The saw machine 224 is usable with in conjunction with the plate placer machine 18 and is used to supply precut lengths of material to the plate placer machine 18. FIG. 15 shows the saw machine 224 in a side view and FIGS. 17 and show it in position adjacent to the plate placer machine 18. The saw machine 224 includes a frame structure 278, a top 280 with a saw supporting structure 282 on one end thereof mounting a circular saw 284, and having a measuring stop 286 on the other end thereof. The measuring stop 286 is clearly adjustable to allow quantities of plate members to be cut at different lengths. The saw 284 is suupported from the saw supporting structure 282 by a slidable mount 288 so it can be drawn transversely across the top 280 for cutting the board. In use the saw machine 244 is operated by hand wherein a person moves an elongated board 290 over the top 280 moving it against the stop member 286 so the person can move the saw on the slidable mount 288 and cut the board whereupon it can be placed on the adjacent plate placer machine 18 for use. The saw machine 224 is adapted to provide a means of readily supplying the plate ejector machine 18 with a stock of material. An advantage of having the saw 224 next to the plate placer machine 18 is that wall sections of different lengths can be readily constructed since different lengths of plate members easily movable to the adjacent plate placer machine; this saves time, effort and confusion in cutting the proper size and quantity of plate members needed if different lengths of wall sections are to be produced in an assembly fashion.
FIGS. 19 and 20 on Sheet 5 of the drawings shows the nailer machine 20 which is operable to nail through the plate members into the ends of the stud members to secure same together. The nailer machine 20 follows the plate placer machine ll8 in the assembly line 10. The nailer machine 20 spans the assembly line transversely extending over the carriage and will operate as the carriage 12 moves slowly therethrough, to nail the plate members to the stud members securing the frame work of the wall section being constructed. The nailer ma chine 20 includes a frame 294 which supports a pair of nailers 296 on the ends thereof to nail through the plate members into the stud members. The frame 294 has upright ends 298 secured with an upper frame portion 300 that spans the assembly line. A hold down roller assembly is mounted with the outer end portion of the upper frame portion 300 and functions to exert downward measure on the frame formed by the plate members and the stud members to align same properly during the nailing operation. The hold down roller assem bly has a roller 302 supported in a yoke 304 that is mounted on a shaft 306 extending vertically through the upper frame portion 300. The shaft 306 supporting the yoke 304 has a spring thereon indicated at 308 to exert downward pressure on the yoke 304 and turn on the roller 302 to press downward on the plate and stud framework to properly align same. The hold down roller assembly insures that the plate and stud framework is in the proper position when nailed as such may be necessary depending upon the amount of warpage if any that is present in the members. FIG. 20 shows a plate member 310 and a stud member 312 in the proper position for nailing below the roller 302 and supported on the plate member clamp apparatus 130. The nailers 296 are individually indicated at 314 and 316 and are preferably adjustably mounted with the frame structure 294 by a mount (now shown in the drawings) so they may be positioned at the desired position relative to the carriage 12 and relative to the plate and stud framework. The nailers 314 and 316 are preferably mounted in the general position shown to place two nails through the plate member 310 into the end of the stud member 312.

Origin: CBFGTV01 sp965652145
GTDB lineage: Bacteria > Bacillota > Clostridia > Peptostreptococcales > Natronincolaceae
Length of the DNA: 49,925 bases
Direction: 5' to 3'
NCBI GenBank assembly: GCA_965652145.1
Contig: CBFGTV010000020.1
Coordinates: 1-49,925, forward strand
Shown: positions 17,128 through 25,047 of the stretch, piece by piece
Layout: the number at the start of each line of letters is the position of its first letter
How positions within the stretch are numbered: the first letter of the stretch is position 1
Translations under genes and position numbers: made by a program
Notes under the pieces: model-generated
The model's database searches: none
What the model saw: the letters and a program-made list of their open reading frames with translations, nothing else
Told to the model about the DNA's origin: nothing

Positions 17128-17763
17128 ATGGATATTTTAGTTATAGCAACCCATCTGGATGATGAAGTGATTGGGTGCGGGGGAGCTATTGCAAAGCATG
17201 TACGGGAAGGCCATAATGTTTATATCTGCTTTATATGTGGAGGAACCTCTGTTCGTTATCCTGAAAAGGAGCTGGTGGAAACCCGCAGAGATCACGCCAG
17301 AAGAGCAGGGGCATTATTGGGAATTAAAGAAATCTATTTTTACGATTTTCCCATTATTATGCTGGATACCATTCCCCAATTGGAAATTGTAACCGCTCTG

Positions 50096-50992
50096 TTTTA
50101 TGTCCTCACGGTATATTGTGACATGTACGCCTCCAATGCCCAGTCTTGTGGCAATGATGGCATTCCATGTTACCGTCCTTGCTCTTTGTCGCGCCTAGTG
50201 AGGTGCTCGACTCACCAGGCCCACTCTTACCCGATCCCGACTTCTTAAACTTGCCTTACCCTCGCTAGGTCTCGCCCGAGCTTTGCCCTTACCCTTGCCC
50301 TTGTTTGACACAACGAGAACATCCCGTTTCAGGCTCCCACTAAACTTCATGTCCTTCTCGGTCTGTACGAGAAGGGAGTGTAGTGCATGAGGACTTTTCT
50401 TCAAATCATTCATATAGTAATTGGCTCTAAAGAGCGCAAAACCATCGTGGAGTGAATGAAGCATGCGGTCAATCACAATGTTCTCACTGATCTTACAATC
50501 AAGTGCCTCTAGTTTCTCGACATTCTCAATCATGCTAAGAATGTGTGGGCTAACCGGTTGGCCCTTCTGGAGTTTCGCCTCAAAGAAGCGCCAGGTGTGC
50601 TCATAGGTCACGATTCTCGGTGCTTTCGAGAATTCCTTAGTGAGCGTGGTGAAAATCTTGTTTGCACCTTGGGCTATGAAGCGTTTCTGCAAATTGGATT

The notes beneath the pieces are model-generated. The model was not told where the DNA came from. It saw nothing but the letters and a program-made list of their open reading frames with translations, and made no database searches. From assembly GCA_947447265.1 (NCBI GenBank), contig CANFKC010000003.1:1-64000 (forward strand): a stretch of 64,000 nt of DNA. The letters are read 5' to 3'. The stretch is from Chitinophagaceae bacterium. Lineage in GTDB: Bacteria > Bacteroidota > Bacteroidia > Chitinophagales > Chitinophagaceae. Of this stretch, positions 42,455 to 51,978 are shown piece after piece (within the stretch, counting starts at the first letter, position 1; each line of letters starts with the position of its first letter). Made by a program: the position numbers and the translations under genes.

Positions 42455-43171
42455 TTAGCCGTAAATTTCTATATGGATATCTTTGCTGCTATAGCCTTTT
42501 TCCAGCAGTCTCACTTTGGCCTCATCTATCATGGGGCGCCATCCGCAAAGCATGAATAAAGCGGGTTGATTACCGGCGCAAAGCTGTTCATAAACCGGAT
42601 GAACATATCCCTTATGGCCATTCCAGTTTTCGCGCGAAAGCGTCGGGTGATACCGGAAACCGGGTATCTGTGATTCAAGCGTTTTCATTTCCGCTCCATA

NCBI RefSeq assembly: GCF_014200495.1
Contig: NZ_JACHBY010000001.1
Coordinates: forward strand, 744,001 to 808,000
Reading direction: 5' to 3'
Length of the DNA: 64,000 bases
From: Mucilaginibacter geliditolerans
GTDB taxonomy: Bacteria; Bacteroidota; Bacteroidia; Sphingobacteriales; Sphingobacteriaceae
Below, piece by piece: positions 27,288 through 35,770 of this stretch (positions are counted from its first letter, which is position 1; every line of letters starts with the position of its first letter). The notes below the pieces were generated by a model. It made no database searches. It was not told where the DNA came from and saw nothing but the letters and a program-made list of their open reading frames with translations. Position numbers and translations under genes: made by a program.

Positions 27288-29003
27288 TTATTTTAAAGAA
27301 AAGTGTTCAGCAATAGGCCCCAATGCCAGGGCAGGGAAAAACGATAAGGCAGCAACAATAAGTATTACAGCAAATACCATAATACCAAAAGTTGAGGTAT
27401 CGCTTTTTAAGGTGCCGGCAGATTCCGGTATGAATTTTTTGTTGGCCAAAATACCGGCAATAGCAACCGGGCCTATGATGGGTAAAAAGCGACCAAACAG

The nailers 296 are preferably pneumatic and are triggered for operation by a control switch 318 mounted with the frame structure 294. The control switch 318 has an actuator lever 320 which contacts the stud members 312 as the carriage moves through the machine 20. As the actuator lever 320 is moved the nailers 296 are actuated accordingly to place the nails. The nailers 296 are not actuated unless a stud member contacts the lever 320 of the control switch 318. Pref erably, the control switch and the nailers 296 are sequenced such that the carriage 12 may move slowly through the nailer machine without stopping while the nails are placed in the plate and stud framework. Additionally, it is to be noted that the nailers 296 must be provided with shoes or the like so the nail outlets thereof will pass over the end members 124 of the plate member holding clamp apparatus 130 as the carriage 12 moves through the machine. In the event that it is desirable for the carriage 12 to stop as the nailers 296 are actuated such can be done by connecting the con trol switch 318 with the nailers 296 and with the propelling motor 65 on the carriage 12 to affect this pause in the operation. As the carriage 12 moves through the nailer machine 20, the nailer on opposite sides of the machine will nail simultaneously to secure opposite ends of the stud members to the plate members.